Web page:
Democratic lawmakers in Albany are never satisfied: Their party already has a firm lock on the key levers of power, yet last week they moved to solidify that power even more — via an amendment to the state Constitution.
And because they control both houses of the Legislature, the measure sailed through easily, with barely any public input.
The amendment deals with the redistricting process — how new maps, based on the Census, must be drawn and approved. And the changes essentially favor Dems and tie Republican hands, so Democrats will be free to draw lines to their advantage.
Under the plan, minority parties would lose their ability to block partisan district lines. The number of Senate districts would be locked at 63 (the current number) to preserve the Dems’ edge and head off any new GOP-leaning districts. It also requires that residents, regardless of immigration status, be counted — a clear bid to create yet more Dem-leaning districts.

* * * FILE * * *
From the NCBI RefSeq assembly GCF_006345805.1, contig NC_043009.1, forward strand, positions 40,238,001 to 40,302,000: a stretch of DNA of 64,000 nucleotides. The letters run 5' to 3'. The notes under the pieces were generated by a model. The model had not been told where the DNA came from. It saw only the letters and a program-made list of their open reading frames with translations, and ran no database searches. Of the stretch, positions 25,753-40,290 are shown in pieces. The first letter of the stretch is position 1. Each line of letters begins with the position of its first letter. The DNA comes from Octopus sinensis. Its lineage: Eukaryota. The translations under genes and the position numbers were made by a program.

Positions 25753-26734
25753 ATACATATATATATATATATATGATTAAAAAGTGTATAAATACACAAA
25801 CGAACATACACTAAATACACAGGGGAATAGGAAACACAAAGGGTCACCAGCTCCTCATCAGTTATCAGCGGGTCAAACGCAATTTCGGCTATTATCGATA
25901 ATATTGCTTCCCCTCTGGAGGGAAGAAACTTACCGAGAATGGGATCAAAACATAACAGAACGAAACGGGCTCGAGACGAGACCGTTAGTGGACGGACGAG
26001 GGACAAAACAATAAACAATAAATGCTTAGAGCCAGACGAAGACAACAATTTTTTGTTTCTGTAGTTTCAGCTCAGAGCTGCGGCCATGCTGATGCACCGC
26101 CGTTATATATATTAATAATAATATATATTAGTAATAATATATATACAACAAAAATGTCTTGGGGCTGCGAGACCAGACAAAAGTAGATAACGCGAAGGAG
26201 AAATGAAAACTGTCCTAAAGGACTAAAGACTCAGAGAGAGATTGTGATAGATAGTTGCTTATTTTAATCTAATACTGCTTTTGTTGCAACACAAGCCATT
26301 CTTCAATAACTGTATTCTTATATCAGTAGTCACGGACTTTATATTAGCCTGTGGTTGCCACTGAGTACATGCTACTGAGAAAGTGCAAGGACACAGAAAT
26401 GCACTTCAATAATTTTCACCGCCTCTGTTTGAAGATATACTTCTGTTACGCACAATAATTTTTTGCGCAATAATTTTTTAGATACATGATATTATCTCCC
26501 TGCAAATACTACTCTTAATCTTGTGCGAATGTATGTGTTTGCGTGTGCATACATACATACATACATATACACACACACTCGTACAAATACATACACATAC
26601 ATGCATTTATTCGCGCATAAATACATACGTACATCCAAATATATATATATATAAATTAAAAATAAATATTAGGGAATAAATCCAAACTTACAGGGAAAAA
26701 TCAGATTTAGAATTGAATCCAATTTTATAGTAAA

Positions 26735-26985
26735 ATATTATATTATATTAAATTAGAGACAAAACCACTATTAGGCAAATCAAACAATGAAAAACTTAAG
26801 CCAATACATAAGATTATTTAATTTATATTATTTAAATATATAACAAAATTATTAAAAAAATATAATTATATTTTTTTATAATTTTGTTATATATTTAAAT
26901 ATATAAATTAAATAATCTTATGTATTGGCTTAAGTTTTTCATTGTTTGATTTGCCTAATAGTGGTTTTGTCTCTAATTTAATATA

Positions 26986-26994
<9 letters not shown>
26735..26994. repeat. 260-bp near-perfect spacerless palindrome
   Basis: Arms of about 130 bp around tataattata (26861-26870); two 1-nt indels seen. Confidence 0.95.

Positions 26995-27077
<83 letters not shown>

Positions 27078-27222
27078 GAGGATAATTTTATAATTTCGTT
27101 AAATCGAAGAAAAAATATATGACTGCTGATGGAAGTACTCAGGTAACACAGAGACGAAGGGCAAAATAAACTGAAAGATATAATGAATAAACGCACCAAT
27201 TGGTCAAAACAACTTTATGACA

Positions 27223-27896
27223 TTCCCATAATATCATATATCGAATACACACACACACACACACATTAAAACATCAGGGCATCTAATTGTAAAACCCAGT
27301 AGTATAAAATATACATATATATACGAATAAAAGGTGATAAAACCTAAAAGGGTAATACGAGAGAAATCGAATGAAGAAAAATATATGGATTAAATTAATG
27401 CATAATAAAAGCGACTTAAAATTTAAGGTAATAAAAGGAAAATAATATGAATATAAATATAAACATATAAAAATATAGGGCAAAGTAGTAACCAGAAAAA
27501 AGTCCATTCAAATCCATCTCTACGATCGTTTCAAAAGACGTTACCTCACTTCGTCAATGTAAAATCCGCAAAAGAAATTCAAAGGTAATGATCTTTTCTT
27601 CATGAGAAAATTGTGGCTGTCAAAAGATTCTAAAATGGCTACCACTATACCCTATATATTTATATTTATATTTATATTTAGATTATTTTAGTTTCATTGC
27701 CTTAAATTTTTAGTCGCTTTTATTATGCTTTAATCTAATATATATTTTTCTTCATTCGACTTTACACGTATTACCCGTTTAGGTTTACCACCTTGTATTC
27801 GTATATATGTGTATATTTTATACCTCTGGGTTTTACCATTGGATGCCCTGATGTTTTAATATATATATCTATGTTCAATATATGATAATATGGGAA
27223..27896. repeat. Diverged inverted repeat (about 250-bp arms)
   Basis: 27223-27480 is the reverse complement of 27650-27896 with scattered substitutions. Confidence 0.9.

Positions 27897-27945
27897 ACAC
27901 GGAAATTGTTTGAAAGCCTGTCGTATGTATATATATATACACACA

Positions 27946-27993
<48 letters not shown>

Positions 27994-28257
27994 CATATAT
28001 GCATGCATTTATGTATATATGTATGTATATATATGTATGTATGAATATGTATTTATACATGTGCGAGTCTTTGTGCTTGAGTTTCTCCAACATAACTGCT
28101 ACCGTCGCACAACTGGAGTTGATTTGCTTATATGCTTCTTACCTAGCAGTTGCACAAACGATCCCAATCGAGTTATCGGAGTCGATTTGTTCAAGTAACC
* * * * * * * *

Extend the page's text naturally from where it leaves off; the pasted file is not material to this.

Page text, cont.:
“The will of the people and public interest are far less important to New York Democrats than their own self-preservation,” howls Assemblyman Will Barclay. They’re “obsessed with extending their misguided, one-party rule that drives up taxes, drives up crime and drives New Yorkers away.”
The amendment needs to be passed again next year when a “new” Legislature meets, before going to voters in November 2021.
If it’s OK’d, Republicans could be out of power for a long time after the next redistricting. And bet on Dems to keep using their power to preserve it even more.
The likely bottom line: Say good-bye to democracy and hello to dysfunctional one-party rule in New York. Perhaps for good.